"We are all music lovers"
-- P. Chidambaram,
when asked how he likes facing the music from the Left
Was Finance Minister P Chidambaram’s spirited and confident address at the Economic Editors’ conference just an optimistic marketing spiel? Or was it designed to give the Left sleepless nights and some more fodder for articles in People’s Democracy? Going by the FM’s statements during the conference, the country’s reform programme might just start off full steam, and this time with the blessings of the niggardly Left.
In particular, it seems, there is a broad consensus with the Left parties on minority stake sale in some 12 profit-making non-Navaratnas (no progress on navaratnas obviously) and he’s also hoping for them to clear a paper on banking sector liberalisation. Of course, in no case will government stake go down below 51 per cent. Since discussions will begin shortly, expect a lot of fireworks in the papers, since the Left may give up its bite eventually but definitely not its bark.
Is this just another red herring meant to appease media-persons? Likely not. This particular reform step might just go through because of two reasons. One, the government is worried on the inflation (and petro-prices) front. Two, it needs money for the host of social sector schemes, especially since the deficits are also not on track. The proceeds of this stake sale, if it happens, would help jumpstart the new National Investment Fund, three-fourths of which will go to the big social sector projects like Bharat Nirman and NREGP.
In fact, the only thing where we are on track is growth, which too, according to the FM, we have got thanks to Leftist cooperation - and our love of music! What the FM said is that the Left is not a stumbling block to reforms, else we wouldn’t have had seven per cent growth. Implicit in this generous statement is obviously the mistaken notion that the seven per cent growth is due to reforms. When, in reality, it has almost nothing to do with government policies.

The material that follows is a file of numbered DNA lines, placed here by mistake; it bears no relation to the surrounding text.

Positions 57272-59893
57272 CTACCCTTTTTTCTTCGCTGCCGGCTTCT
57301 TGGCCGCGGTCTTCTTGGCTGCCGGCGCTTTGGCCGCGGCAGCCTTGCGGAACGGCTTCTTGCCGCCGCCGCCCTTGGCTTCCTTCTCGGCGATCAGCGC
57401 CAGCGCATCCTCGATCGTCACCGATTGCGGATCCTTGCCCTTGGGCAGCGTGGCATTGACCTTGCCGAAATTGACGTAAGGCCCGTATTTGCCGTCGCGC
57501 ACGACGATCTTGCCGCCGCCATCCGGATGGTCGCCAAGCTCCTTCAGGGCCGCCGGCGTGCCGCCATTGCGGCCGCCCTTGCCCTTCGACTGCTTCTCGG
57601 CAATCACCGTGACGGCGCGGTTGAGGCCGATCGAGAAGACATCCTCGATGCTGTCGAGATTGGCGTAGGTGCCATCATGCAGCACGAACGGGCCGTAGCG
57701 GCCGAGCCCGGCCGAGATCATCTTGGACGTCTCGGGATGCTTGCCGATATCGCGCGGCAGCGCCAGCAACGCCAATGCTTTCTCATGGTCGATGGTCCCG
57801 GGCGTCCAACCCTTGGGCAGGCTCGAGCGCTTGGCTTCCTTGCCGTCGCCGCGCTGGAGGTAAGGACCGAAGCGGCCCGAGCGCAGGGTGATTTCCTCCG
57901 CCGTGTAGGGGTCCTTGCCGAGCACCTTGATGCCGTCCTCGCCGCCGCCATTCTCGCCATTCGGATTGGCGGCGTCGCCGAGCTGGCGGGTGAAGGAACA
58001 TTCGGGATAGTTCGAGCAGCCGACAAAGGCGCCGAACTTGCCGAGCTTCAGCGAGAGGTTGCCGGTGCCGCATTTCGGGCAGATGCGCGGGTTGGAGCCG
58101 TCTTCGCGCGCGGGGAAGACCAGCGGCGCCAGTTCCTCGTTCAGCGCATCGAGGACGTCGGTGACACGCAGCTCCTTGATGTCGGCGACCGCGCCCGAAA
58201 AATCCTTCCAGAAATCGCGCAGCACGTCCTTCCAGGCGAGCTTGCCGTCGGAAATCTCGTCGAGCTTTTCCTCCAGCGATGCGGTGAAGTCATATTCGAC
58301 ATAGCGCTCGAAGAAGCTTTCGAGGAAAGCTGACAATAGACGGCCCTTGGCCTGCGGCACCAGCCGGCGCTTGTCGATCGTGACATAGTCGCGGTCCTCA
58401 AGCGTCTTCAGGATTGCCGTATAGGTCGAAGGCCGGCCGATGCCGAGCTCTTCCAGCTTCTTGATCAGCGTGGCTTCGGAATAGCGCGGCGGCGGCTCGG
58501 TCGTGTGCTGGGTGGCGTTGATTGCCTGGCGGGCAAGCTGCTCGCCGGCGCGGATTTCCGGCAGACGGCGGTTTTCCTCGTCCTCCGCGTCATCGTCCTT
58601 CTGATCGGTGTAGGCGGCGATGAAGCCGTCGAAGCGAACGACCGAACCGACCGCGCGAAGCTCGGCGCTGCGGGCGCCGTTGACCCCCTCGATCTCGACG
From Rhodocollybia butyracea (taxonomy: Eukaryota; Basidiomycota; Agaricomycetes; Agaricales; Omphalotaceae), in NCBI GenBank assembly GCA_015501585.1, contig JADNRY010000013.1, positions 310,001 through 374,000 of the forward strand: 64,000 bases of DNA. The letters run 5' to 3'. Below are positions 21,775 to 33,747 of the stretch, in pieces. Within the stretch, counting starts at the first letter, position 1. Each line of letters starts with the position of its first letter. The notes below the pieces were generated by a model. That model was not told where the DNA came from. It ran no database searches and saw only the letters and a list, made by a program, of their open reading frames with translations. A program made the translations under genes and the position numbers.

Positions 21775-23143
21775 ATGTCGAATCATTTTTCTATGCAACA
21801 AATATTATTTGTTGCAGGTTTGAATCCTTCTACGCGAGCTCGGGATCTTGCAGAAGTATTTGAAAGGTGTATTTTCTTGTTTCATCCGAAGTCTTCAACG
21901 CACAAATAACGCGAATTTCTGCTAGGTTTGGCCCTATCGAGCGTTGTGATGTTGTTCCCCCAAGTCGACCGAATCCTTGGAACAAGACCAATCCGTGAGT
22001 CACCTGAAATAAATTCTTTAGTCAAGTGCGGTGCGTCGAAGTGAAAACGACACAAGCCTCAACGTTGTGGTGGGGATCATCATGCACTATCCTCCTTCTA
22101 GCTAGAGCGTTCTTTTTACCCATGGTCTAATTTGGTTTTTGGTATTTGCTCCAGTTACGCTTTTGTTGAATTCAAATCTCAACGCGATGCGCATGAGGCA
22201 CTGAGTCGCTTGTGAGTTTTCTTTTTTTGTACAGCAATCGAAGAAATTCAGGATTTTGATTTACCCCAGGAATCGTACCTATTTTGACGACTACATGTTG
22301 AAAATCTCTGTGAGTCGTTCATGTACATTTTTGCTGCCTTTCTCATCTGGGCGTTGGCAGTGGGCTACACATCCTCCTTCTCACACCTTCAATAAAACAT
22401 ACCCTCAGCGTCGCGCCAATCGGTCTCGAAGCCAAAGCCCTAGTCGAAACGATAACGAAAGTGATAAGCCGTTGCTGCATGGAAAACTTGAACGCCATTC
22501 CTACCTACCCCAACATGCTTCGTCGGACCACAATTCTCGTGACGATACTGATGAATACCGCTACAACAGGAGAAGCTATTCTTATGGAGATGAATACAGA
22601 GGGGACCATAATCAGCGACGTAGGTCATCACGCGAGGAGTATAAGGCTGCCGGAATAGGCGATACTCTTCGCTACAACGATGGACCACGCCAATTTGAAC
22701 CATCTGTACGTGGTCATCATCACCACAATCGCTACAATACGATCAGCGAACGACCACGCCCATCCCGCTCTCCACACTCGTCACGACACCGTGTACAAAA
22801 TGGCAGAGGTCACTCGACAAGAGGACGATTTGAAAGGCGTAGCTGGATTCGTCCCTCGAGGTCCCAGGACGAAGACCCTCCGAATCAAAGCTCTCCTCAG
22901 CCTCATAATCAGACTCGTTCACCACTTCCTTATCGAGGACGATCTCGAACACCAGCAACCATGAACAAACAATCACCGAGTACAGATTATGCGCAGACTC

On the contrary, Chidambaram’s worries on inflation are logical. The huge influx of cash that the Indian economy has been experiencing, thanks to the forex influx from abroad, will not last forever. The signs are already there in the hardening of the interest rates. Instead of a small surplus in the current account till one year ago, we now have a huge deficit that many fear may touch Rs 1 lakh crore by March. The rupee has been under pressure - in fact, the RBI has been quietly allowing t to drop - and with US rates going up steadily, who can blame people for chasing the dollar again?
Meanwhile, the government continues to be unable to handle the deficits, and planning further more grand expenditure, which will be financed, guess what, with more borrowings. Allowing a further legup to the interest rates. In such a situation, the government must come up with some plausible revenue-raising efforts fast and keep feeding the markets at the same time. This stoking of the divestment fire will also give the foreign fund managers a reason to keep putting money on India as well as convince their subscribers. NRIs for instance have sent us $22 billion so far. A masterstroke, yes, from Chidambaram. Now he has to play close to the ground.
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